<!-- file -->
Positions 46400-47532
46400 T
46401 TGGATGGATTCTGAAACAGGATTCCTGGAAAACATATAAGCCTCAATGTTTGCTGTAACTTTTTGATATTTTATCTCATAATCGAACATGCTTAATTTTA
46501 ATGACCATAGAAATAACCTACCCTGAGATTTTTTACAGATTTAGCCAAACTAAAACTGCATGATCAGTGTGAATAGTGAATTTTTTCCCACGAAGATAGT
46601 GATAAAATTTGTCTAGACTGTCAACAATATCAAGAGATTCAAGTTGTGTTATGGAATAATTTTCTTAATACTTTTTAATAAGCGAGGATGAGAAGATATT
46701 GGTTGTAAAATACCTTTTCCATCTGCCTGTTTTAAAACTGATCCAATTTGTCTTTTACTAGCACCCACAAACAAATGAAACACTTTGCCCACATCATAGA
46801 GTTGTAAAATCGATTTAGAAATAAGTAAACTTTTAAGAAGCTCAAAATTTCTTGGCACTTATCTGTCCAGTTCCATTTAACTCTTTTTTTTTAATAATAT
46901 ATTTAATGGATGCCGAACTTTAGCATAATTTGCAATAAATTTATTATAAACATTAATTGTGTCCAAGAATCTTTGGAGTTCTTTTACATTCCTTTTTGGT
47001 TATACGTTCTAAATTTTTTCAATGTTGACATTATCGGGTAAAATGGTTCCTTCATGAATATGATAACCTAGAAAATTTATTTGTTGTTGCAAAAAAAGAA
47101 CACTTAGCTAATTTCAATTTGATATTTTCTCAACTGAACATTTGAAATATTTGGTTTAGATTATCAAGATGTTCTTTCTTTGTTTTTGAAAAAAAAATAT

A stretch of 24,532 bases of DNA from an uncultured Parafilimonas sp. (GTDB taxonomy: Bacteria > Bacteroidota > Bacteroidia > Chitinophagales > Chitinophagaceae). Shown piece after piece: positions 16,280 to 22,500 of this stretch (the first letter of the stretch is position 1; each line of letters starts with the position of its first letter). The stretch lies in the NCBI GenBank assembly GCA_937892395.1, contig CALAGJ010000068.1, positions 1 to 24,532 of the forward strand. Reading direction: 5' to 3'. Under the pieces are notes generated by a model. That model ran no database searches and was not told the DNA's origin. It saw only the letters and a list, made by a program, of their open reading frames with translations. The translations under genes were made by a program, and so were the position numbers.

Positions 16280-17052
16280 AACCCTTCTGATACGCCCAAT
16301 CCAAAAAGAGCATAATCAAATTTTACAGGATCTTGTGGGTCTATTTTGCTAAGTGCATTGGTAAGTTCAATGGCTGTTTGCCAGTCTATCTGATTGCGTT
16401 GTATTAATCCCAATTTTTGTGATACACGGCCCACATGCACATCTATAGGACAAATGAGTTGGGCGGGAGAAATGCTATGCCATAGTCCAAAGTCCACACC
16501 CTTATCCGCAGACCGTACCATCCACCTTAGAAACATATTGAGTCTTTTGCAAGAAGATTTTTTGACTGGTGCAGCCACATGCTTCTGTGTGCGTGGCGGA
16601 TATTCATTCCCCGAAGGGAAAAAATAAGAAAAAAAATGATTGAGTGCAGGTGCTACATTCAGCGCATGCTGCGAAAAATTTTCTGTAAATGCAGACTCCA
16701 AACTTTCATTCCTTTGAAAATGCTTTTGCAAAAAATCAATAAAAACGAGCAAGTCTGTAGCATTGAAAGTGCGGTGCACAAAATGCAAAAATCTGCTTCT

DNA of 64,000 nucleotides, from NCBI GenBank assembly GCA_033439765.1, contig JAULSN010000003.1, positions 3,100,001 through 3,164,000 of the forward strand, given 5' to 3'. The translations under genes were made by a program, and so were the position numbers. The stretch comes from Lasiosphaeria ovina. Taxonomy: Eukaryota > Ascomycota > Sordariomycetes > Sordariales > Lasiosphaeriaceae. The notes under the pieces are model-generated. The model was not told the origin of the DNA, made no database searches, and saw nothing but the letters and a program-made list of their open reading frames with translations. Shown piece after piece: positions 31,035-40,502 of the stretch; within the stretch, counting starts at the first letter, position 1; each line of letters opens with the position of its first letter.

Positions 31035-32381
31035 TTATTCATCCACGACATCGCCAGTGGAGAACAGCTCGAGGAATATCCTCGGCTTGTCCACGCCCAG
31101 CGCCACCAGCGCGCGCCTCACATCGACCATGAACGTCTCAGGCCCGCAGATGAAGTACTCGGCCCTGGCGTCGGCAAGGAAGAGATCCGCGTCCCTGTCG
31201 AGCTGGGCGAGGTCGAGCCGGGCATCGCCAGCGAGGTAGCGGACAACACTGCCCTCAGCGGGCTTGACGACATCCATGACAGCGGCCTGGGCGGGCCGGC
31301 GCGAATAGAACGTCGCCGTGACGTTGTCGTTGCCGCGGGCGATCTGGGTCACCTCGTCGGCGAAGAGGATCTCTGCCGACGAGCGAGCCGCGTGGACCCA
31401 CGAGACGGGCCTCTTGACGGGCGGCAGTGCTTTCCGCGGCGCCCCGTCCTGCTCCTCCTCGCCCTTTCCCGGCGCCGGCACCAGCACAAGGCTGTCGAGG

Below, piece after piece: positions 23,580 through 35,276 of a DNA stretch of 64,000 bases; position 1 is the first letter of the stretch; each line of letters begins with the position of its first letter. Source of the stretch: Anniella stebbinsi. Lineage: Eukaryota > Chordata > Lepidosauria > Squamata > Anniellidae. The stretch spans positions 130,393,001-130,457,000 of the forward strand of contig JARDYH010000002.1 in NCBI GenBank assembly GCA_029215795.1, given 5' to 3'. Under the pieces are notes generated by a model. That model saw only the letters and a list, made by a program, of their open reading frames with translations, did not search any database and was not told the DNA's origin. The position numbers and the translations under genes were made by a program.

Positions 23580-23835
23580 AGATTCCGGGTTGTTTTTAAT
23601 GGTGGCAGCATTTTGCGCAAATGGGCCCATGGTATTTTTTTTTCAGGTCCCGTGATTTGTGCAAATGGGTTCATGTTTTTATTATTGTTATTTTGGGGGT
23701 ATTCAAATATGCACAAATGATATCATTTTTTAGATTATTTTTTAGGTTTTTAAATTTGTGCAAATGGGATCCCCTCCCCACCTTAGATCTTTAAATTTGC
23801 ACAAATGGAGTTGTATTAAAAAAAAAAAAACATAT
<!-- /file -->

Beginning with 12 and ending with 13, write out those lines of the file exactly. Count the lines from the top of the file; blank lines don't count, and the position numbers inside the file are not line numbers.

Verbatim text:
Positions 16280-17052
16280 AACCCTTCTGATACGCCCAAT